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Burnouts to burn-downs – Goodwood 2018 was vehicular carnage

By Cameron Kirby, 16 Jul 2018 News

Burnouts to burn-downs – Goodwood 2018 was vehicular carnage

Crashes aplenty and tumbling records made this year’s Goodwood Festival of Speed a proper spectacle

THE Goodwood Festival of Speed has been run and done for another year, with the grounds of Lord March’s country estate being packed solid with a cornucopia of droolworthy metal.

As we have become accustomed to over the event’s 25-year history, the 2018 Festival of Speed featured some of the best racing and road-faring metal in the world being pushed to the limit by motorsport legends up Goodwood’s famous driveway – and some cars being pushed well beyond.

Read next: Goodwood Festival of Speed – day one highlights

If you couldn’t plonk yourself on the couch and watch the livestream this weekend - or didn’t have enough spare change for a flight to the UK to see it all in person - here’s everything you missed.

Two racing Porsches shunted into each other

See the monumental muck-up as the two racers collide in a bizarre fashion.

If you ever feel bad about a mistake you’ve made while at work, just remember that someone crashed a Porsche 991.2 GT3 Cup Car into the back of a 969/C Group C race car… after the finish line.

This incredibly awkward moment arose on Sunday at Goodwood during a parade of Porsche race cars to celebrate the brand’s 70th anniversary.

Read next: Brabham BT62 to make ‘dynamic’ debut at Goodwood Festival of Speed

The GT3 Cup Car approached the finish line with some serious pace, and the 969/C already significantly slowed. As the gap rapidly closed, the GT3 driver realised too late, hit the brakes, and slammed the rear of the Group C car. Whoops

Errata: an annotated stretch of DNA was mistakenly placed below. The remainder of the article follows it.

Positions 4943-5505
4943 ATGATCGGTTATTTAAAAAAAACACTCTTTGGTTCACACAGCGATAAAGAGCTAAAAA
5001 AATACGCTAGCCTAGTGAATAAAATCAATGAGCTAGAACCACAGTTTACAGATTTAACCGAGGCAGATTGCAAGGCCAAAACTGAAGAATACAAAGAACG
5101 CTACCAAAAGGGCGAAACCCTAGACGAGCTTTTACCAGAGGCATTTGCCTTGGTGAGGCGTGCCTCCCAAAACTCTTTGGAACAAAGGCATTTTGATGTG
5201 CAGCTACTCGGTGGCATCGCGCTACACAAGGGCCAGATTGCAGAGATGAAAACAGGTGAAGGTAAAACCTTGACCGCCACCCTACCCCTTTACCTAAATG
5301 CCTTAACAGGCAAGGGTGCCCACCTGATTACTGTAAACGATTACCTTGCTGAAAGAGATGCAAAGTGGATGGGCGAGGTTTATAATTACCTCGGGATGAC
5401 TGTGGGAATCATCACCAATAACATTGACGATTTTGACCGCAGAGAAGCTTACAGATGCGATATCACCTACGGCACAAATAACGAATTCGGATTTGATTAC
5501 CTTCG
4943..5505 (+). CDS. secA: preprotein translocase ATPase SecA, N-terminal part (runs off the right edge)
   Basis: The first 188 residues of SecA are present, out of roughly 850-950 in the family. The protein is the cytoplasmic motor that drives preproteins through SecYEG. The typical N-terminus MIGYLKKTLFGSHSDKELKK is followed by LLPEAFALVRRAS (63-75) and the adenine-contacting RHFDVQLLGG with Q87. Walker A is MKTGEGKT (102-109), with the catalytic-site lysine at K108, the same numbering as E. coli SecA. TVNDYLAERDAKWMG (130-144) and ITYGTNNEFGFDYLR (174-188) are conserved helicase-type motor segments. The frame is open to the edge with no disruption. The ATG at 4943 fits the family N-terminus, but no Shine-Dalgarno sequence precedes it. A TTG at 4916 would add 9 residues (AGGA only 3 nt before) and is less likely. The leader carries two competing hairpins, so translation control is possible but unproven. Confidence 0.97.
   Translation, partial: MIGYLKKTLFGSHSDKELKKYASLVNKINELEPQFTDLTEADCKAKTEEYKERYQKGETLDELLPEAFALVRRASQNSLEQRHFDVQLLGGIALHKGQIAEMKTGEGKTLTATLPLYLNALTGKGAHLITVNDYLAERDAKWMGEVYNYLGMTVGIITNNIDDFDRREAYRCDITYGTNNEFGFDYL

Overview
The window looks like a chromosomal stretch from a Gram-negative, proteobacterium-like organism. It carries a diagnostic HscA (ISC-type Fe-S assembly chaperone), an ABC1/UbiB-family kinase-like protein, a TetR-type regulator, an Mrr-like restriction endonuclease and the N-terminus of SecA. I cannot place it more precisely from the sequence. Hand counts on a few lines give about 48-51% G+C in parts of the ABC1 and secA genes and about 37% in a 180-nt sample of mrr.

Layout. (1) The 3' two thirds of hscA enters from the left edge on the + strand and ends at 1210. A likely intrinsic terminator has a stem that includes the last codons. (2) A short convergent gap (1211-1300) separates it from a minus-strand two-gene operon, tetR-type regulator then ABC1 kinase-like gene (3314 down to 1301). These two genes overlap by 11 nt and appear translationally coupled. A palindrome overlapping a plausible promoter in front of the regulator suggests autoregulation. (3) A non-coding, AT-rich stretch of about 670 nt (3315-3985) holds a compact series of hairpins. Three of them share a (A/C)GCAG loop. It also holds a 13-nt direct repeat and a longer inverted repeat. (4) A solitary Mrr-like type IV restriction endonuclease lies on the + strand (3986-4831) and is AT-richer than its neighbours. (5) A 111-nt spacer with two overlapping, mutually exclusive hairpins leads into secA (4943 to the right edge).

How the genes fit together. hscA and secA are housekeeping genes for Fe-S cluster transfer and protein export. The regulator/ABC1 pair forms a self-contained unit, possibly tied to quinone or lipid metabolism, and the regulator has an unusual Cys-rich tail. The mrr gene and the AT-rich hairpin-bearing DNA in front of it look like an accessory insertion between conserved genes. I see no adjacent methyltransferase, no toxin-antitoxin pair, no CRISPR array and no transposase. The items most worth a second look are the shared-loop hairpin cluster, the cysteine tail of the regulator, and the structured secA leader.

A Lexus RC F GT3 burnt to the ground

Let’s all take a moment to shed a tear for a lost racecar. We’re not sure why, but this Lexus RC F GT3 decided to immolate itself in the Goodwood paddock. Tragic, but thankfully driver Scott Pruitt was able to exit the vehicle safely and was uninjured. Shame about that vertical-format video though.

Liam Doran’s Pikes Peak car ripped itself apart

On the list of ‘Things you don’t want to happen while driving your Pikes Peak Ford RS200’, having your rear bodywork disintegrate at speed is pretty high up.

But that’s exactly what happened to Liam Doran as he made his way up the Goodwood hillclimb. Thankfully, despite the spectacular destruction of bodywork, Doran was able to avoid a significant shunt, brushing the hay bales before coming to a rest.

Read next: Land Rover celebrates 70 years with a parade at the Goodwood Festival of Speed

Does the name ring a bell? Doran is the same driver who had his FIA racing licence revoked after he punched cars, got involved in a brawl, and then tried to hide from police underneath a parked vehicle at the Gatebil festival in Norway in 2016.

Roborace completed a run without a driver, and didn’t crash into a wall